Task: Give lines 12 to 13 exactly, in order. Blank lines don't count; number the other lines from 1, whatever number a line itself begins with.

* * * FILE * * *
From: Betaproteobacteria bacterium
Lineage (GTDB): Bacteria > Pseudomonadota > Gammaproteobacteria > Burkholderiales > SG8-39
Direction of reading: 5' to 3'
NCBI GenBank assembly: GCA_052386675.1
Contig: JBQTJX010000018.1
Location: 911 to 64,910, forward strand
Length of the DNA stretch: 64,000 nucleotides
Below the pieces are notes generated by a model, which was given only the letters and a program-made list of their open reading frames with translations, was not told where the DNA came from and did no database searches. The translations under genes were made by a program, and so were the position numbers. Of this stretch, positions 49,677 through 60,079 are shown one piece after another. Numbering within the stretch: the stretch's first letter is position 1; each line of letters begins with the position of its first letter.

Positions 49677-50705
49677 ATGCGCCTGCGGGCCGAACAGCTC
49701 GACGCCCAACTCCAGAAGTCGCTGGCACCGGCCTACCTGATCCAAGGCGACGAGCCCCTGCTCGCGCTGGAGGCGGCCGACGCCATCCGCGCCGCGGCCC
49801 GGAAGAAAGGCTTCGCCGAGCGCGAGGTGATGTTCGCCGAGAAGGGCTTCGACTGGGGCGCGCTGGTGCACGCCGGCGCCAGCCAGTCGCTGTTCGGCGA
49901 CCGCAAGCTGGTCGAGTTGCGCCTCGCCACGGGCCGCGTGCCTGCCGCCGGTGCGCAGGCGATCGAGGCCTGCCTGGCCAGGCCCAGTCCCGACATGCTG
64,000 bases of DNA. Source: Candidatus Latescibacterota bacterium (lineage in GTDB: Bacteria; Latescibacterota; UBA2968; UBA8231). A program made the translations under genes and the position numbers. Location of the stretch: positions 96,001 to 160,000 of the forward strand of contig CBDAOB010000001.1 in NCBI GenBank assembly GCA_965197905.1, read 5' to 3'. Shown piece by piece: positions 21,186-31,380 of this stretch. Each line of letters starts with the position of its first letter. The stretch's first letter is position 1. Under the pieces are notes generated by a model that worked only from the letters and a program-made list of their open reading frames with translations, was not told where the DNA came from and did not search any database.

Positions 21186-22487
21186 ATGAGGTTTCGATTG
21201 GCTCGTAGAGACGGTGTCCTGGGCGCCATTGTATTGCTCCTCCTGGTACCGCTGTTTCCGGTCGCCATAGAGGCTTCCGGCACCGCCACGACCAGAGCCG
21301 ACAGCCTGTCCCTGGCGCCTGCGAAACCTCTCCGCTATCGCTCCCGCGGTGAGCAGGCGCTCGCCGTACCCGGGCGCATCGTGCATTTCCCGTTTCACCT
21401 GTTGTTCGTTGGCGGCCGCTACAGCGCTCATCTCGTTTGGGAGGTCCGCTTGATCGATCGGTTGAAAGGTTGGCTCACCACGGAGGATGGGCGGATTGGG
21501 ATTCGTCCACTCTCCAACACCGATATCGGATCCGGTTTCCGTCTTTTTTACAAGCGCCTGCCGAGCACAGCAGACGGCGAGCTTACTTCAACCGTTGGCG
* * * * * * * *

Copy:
49801 GGAAGAAAGGCTTCGCCGAGCGCGAGGTGATGTTCGCCGAGAAGGGCTTCGACTGGGGCGCGCTGGTGCACGCCGGCGCCAGCCAGTCGCTGTTCGGCGA
49901 CCGCAAGCTGGTCGAGTTGCGCCTCGCCACGGGCCGCGTGCCTGCCGCCGGTGCGCAGGCGATCGAGGCCTGCCTGGCCAGGCCCAGTCCCGACATGCTG